Search results

Clinical Oncology

FEBRUARY 28, 2020

[Treatment sequencing in metastatic colorectal cancer]


[Metastatic colorectal cancer (mCRC) remains incurable in most cases, but survival has improved with advances in cytotoxic chemotherapy and targeted agents. However, the optimal use and sequencing of these agents across multiple lines of treatment is unclear. Here, we review current treatment approaches and optimal treatment sequencing across the fi rst-, second- and third-line settings in mCRC, including biological aspects affecting sequencing and rechallenge. Effective fi rst-line therapy is a key determinant of treatment outcomes and should be selected after considering both clinical factors and biological markers, notably RAS and BRAF. The second-line regimen choice depends on the systemic therapies given in fi rst-line. Anti-angiogenic agents (e.g. bevacizumab, ramucirumab and afl ibercept) are indicated for most patients, whereas epidermal growth factor receptor (EGFR) inhibitors do not improve survival in the second-line setting. Molecular profi ling is important in thirdline treatment, with options in RAS wild-type patients including EGFR inhibitors (cetuximab or panitumumab), regorafenib and trifl uridine/tipiracil. Immunotherapy with pembrolizumab or nivolumab ± ipilimumab may be considered for patients with high microsatellite instability disease. Targeting HER2/neu amplifi cation shows promise for the subset of CRC tumours displaying this abnormality. Sequencing decisions are complicated by the potential for any treatment break or de-escalation to evoke a distinct clinical progression type. Ongoing trials are investigating the optimal sequencing and timing of therapies for mCRC. Molecular profi ling has established new targets, and increasing knowledge of tumour evolution under drug pressure will possibly impact on sequencing.]

Clinical Oncology

AUGUST 30, 2019

[Beyond second line therapy in patients with metastatic colorectal cancer: a systematic review]

D. Arnold, G. W. Prager, A. Quintela, A. Stein, S. Moreno Vera, J. Taieb

[Background: The optimal chemotherapeutic regimen for use beyond the second line for patients with metastatic colorectal cancer (mCRC) remains unclear. Materials and methods: We systematically searched the Cochrane Database of Systematic Reviews, EMBASE and Medline for records published between January 2002 and May 2017, and cancer congress databases for records published between January 2014 and June 2017. Eligible studies evaluated the effi cacy, safety and patient-reported outcomes of monotherapies or combination therapies at any dose and number of treatment cycles for use beyond the second line in patients with mCRC. Studies were assessed for design and quality, and a qualitative data synthesis was conducted to understand the impact of treatment on overall survival and other relevant cancer-related outcomes. Results: The search yielded 938 references of which 68 were included for qualitative synthesis. There was limited evidence to support rechallenge with chemotherapy, targeted therapy or both. Compared with placebo, an overall survival benefi t for trifl uridine/tipiracil (also known as TAS-102) or regorafenib has been shown for patients previously treated with conventional chemotherapy and targeted therapy. There was no evidence to suggest a difference in effi cacy between these treatments. Patient choice and quality of life at this stage of treatment should also be considered when choosing an appropriate therapy. Conclusions: These fi ndings support the introduction of an approved agent such as trifl uridine/tipiracil or regorafenib beyond the second line before any rechallenge in patients with mCRC who have failed second line treatment.]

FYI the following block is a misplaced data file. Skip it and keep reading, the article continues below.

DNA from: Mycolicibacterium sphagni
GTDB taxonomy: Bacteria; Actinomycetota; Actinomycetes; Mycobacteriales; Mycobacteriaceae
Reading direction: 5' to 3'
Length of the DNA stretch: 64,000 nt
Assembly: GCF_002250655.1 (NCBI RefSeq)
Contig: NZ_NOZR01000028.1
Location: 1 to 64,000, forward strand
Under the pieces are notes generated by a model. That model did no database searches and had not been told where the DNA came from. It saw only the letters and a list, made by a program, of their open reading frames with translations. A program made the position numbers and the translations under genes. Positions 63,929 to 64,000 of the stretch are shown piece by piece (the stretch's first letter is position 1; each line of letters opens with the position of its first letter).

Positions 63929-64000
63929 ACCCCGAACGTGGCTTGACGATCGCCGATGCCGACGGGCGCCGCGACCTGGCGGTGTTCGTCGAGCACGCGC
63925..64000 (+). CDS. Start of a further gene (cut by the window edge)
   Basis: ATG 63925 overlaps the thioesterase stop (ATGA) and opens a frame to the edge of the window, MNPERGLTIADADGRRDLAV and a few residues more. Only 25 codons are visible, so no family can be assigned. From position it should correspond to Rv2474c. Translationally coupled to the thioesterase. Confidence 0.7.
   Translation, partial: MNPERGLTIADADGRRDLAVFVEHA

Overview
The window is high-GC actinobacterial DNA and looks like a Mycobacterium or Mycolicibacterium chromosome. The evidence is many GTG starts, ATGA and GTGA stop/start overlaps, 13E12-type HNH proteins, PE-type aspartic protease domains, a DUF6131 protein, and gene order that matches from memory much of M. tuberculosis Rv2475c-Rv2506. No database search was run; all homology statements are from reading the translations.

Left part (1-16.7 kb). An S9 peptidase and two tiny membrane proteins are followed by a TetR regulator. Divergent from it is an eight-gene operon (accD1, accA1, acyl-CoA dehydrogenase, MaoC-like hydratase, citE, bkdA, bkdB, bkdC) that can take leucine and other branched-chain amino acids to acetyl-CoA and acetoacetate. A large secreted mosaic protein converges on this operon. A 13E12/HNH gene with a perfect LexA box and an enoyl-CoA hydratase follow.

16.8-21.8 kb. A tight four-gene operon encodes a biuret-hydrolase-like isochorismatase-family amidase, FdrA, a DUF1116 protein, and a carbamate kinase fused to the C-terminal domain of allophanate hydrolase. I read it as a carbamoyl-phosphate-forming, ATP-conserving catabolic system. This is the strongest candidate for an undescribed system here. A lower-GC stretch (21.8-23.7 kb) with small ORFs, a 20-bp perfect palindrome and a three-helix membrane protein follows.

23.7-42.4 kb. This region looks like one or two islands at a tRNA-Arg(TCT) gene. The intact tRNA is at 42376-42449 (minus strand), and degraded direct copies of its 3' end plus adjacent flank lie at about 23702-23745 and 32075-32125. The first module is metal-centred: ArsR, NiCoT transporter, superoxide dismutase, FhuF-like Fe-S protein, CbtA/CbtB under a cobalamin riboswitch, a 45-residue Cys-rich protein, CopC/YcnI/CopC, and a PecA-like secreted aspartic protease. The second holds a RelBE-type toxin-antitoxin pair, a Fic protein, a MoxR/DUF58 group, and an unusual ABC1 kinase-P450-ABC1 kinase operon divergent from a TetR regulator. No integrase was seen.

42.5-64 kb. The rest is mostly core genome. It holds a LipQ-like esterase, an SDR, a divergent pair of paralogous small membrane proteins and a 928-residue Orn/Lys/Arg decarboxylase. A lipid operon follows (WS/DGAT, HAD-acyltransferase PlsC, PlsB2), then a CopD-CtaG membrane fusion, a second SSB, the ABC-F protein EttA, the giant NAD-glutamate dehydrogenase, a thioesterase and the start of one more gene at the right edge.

Clinical Oncology

FEBRUARY 20, 2014

[Resistancy and/or progression - Failure or only a short stop]


[Nowadays, with the continuously in creasing demand for targeted diagnostics and therapy, we are approaching an ideal stage when the most effective treat ment for a given patient could be selected. However, some basic problems are still waiting to be solved. One major hurdle is the heterogeneity, the formation of subclones with different signifi cance during progression, but with the capacity to overgrow after the failure of the initial therapy. The importance of this phenomenon is refl ected in the daily practice where targeted therapy is allowed to treat only locally extended or metastatizing tumors. Therefore, it is not as to nishing, that the clinical success is usually tem po rary, the disease in spite of the good response at the beginning will progress. The main reason is the resistancy against the carefully analysed and applied therapeutic drugs, which has several options (e.g. new mutations, crosstalks between pathways, faults of feed-backs, etc.). This review focuses on the acquired resistancy with some relevant examples. Among the open questions we can recall e.g. the resistancy in combination therapy, or the suggested link between resistancy and progression including the potential use of drug rechallenge.]